About 83 per cent of Ford dealers in Canada have enrolled in the automaker’s controversial Model e electric vehicle certification programs, although talks between retailers and the company will continue until at least the end of March.
In response, Ford will offer dealers an annual 30-day enrolment period, “as they may see EV demand in their markets grow,” said company spokeswoman Megan Joakim.
Previously, dealers who chose to not enroll during the initial phase had to wait until 2027 to join the programs.
‘SMALL VOLUME EXCEPTION’
“Ford of Canada is committed to continuing to work closely with our dealers to deliver the Model e program and to working together to evaluate individual circumstances,” said Joakim. “For example, Model e Certified dealers with very low [EV] sales volumes will be eligible for a ‘Small Volume Exception,’ allowing them to defer the installation of their Level 3 charger, provided they are otherwise fully meeting the Certified standards.”
And, in small markets where initial EV demand is expected to be limited, Model e dealers will be allowed to have at least one public-facing DC fast charger available on the Blue Oval Charge Network, said Joakim.
The network consists of more than 20,500 stations across North America.
Discussions on the Model e program began in the spring of 2022 and dealers initially had a Dec. 16 deadline to sign up at estimated costs of $1.3 million for Certified Elite and $560,000 for Certified. Elite offered dealers full access to sales and service of Ford EVs while Certified offers “full-service capability, limited sales and a lower investment cost,” Ford said in a statement.
The fee is for charging-station installations, technician training and specialized service equipment.
THREE DEADLINE EXTENSIONS
After resistance from an undisclosed number of dealers — including retaining Toronto lawyer Shaun Laubman — the Dec. 16 deadline was pushed to Dec. 31, then Jan. 31, 2023, then Feb. 24.
Dealers opposed to making the required investments have cited slow EV sales, particularly in rural areas.
After the Feb. 24 deadline, Ford announced that 338 dealers — 83 per cent — had signed onto the program, with 226 opting for Elite and 112 choosing Certified.
“We are pleased to see that the enrolled dealers will provide a robust national network that will better serve our existing and future EV customers,” Joakim said in an email. “Ford of Canada is committed to continuing to work closely with our dealers to deliver the Model e program as we consider our dealer network to be a competitive advantage as we play to win in the BEV space.”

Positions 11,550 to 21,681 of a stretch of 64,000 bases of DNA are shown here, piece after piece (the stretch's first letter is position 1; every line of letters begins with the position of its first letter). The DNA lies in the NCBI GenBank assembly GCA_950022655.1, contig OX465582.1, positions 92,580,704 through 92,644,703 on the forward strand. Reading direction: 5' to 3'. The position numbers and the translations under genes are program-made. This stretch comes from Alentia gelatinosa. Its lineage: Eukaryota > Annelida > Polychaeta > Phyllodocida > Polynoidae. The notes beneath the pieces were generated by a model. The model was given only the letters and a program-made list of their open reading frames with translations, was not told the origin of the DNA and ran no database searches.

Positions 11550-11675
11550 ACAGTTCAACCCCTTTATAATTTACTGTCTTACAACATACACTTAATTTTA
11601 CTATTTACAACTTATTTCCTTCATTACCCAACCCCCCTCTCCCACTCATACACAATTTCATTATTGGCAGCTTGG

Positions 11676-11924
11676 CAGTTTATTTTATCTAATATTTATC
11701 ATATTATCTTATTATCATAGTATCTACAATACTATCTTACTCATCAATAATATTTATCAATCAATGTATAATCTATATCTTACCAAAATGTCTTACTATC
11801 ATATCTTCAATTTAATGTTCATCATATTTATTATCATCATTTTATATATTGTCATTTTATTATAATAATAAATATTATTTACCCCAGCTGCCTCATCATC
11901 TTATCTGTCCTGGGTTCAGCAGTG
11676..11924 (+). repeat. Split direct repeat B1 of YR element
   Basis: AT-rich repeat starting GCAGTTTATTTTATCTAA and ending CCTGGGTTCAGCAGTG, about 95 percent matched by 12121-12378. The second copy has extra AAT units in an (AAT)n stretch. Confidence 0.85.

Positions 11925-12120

Citing ongoing discussions, Scott Campbell, dealer principal of Mid-Town Ford in Winnipeg, and a director of the Ford Dealer Roundtable Association, which has been involved in the negotiations, declined comment.
“As we are still in active discussions, I am not at a comfort level to discuss what transpired and how we got to the 83 per cent enrolment level until we finish the discussions,” Campbell wrote in an email. “We are meeting face-to-face at the end of March to have some more discussions.”
Steve Chipman, president of Birchwood Automotive Group, which owns four Ford dealerships including Winnipeg’s Birchwood Ford, largely deferred comments to Campbell but did strike an optimistic note.
DIFFERENT STORES, DIFFERENT PLANS
“The concern was really for the smaller dealers,” he said. “Ford had to listen and be more flexible, and in my opinion they were.”
Chipman’s three other Ford stores are in smaller centres. Before the Feb. 24 deadline, Chipman said he was waiting for final details to make a decision. After the deadline passed, he said Birchwood Ford had enrolled.
Calgary’s Marlborough Ford has also signed up for the Elite certification, managing partner Brent Walker said. He said it was always in the plans, given construction at the dealership’s new location in northeast Calgary, but “if we were not building a new store, I do not believe we would be investing that kind of money.”